After launching an ad campaign that paints the firm as a cuddly, job-creating bastion of do-goodery and progress, Goldman Sachs is now trying to improve its relationships with its clients. That’s commendable, but not really necessary, because although they don’t trust Goldman, the investment bank’s clients don’t seem to mind the prospect of getting ripped off.
The Wall Street Journal reports that Goldman has enlisted Boston Consulting Group, an outside firm, to evaluate the company’s relationship with clients. And Bess Joffe, former shareholder advocate at Hermes Equity Ownership Services, now works at Goldman. Historically, she’s been an advocate of improved corporate transparency. She took part in the move to strip former Bank of America CEO Ken Lewis of his chairman title. After reminding us of Joffe’s activities at Bank of America, The Journal says, portentously:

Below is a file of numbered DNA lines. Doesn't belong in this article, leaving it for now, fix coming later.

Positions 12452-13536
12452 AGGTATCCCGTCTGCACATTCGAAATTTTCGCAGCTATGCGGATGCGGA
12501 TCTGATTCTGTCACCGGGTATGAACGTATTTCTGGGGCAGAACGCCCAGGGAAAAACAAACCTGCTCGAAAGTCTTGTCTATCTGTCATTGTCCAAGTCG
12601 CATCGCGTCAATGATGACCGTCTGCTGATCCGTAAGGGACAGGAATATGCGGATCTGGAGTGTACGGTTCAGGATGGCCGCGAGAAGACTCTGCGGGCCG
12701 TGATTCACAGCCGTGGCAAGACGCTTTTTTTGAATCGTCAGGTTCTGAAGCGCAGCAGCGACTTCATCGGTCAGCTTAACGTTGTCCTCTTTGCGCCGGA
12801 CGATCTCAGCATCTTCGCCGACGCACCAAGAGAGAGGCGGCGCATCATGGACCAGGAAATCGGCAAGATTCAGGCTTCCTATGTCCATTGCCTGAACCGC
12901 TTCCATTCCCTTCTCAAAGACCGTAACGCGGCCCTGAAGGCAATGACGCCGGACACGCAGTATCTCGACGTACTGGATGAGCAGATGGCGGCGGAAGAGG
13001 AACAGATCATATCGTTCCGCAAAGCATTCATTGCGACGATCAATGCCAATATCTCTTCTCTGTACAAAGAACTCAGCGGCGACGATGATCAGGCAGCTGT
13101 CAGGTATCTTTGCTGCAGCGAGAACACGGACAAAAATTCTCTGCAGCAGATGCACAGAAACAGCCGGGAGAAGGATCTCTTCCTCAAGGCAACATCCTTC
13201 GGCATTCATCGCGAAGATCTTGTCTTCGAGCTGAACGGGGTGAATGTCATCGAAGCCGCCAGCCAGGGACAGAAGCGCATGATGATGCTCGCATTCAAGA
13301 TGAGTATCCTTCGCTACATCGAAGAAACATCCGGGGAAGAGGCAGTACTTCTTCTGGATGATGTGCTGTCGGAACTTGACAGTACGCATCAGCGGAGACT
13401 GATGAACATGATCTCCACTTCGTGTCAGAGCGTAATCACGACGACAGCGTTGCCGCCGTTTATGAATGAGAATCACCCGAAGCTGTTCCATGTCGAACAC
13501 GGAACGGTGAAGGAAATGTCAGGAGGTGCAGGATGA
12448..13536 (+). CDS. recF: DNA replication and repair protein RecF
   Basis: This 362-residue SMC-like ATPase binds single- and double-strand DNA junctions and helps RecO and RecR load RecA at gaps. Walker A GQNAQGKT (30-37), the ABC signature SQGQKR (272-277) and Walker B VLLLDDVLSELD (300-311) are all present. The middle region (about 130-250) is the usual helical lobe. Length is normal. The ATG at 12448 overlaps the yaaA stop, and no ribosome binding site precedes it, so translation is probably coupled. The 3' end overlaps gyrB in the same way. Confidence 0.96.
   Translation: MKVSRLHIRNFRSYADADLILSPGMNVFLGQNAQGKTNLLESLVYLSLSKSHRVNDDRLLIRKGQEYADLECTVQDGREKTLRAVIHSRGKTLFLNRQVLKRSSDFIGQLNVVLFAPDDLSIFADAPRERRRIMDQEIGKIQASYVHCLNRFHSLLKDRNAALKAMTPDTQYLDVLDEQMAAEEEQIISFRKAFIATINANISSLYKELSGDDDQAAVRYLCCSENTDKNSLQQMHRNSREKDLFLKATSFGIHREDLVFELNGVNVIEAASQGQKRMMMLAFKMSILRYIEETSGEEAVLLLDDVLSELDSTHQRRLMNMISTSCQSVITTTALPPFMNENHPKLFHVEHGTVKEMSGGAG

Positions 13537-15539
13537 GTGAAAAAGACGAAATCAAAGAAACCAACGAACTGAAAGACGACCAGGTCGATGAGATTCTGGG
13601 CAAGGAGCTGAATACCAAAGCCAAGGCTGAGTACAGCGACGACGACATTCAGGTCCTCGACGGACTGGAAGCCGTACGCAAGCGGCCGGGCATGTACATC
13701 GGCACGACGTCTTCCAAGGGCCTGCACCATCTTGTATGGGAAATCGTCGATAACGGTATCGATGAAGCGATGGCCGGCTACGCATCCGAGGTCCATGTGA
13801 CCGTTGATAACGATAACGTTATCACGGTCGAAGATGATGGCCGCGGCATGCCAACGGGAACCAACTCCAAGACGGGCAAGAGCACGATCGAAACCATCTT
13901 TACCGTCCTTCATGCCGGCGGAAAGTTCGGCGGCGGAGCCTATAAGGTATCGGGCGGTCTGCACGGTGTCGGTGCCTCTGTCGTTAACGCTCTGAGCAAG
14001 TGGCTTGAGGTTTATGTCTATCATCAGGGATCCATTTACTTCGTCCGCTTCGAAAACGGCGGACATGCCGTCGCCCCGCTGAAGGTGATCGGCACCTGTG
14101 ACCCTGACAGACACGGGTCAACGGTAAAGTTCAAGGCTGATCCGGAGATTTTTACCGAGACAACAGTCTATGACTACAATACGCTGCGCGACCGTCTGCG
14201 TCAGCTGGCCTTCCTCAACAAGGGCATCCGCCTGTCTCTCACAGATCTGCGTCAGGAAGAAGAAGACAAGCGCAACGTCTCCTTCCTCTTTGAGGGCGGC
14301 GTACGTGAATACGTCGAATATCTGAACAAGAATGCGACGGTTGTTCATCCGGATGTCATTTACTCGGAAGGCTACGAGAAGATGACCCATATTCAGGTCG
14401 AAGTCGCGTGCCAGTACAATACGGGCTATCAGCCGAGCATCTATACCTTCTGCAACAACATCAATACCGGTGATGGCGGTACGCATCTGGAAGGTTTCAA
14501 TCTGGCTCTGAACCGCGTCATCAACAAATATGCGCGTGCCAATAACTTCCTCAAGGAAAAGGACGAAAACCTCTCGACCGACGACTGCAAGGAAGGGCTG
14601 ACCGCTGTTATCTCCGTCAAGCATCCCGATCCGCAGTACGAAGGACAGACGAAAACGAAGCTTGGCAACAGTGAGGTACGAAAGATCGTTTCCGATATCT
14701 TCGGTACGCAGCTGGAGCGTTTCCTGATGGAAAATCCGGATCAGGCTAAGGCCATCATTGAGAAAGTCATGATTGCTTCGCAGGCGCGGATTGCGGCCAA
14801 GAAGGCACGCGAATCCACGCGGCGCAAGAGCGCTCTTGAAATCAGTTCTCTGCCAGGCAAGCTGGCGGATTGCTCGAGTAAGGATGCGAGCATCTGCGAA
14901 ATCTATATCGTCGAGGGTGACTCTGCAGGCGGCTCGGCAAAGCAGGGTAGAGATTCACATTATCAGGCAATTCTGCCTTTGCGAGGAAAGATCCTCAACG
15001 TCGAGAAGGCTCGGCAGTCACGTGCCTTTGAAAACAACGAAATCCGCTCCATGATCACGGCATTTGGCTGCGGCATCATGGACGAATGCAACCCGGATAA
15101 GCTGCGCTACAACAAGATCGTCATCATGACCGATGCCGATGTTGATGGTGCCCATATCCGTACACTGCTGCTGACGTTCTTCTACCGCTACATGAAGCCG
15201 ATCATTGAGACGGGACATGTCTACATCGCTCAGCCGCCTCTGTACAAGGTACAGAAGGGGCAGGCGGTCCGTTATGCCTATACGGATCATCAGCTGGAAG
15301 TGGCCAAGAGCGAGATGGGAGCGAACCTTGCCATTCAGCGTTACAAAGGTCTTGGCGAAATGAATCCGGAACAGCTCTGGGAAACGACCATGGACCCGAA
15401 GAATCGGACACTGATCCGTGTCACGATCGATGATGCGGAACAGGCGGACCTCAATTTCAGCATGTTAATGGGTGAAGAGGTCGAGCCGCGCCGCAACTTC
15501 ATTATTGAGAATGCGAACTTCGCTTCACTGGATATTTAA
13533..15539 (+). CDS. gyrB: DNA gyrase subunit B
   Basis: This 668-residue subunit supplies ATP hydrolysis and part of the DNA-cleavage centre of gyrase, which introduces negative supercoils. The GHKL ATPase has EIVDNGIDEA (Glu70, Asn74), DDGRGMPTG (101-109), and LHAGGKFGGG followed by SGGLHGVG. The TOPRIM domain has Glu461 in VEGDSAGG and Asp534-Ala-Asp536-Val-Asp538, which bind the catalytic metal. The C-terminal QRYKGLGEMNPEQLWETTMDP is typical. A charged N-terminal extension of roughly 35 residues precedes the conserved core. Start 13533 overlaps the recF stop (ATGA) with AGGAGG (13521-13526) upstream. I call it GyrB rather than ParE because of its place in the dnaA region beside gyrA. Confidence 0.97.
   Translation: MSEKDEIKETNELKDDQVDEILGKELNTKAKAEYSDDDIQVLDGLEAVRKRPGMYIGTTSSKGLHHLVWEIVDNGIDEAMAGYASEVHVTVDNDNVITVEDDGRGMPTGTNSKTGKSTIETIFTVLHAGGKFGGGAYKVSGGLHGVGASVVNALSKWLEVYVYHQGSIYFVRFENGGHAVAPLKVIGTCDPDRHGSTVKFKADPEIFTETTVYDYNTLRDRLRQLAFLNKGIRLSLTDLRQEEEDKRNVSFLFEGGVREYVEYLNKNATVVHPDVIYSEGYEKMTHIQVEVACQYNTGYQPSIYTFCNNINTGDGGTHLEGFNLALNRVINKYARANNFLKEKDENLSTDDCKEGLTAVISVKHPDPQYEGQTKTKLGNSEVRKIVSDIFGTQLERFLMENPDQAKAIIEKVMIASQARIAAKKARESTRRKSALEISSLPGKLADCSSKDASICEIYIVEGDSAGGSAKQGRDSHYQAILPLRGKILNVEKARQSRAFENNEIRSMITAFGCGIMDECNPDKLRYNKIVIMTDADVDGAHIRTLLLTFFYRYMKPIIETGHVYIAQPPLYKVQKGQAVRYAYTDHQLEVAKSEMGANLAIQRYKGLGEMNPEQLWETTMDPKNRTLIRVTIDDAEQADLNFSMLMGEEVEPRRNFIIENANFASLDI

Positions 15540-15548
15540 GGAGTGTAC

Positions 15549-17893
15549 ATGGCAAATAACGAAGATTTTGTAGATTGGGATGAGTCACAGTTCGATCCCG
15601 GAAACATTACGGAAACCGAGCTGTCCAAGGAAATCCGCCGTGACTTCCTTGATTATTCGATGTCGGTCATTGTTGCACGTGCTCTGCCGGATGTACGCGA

Mr. Blankfein is chairman and CEO of Goldman. Earlier this year, the firm’s shareholders voted against a proposal to split the roles. Goldman had recommended shareholders reject the proposal.
But before Goldman starts sweating it too much, it’s important to recognize what seems to be the overall client attitude, as expressed by the New York Post, “[M]any institutional clients view Goldman — which routinely leads the league in areas such as mergers and acquisitions, investment banking and trading — as a firm with which they must do business, whether they want to or not.”
Even The Journal pulls back from speculation that Blankfein may fall by the end of the piece. “Goldman’s shareholders, board and clients have supported Mr. Blankfein through the crisis.”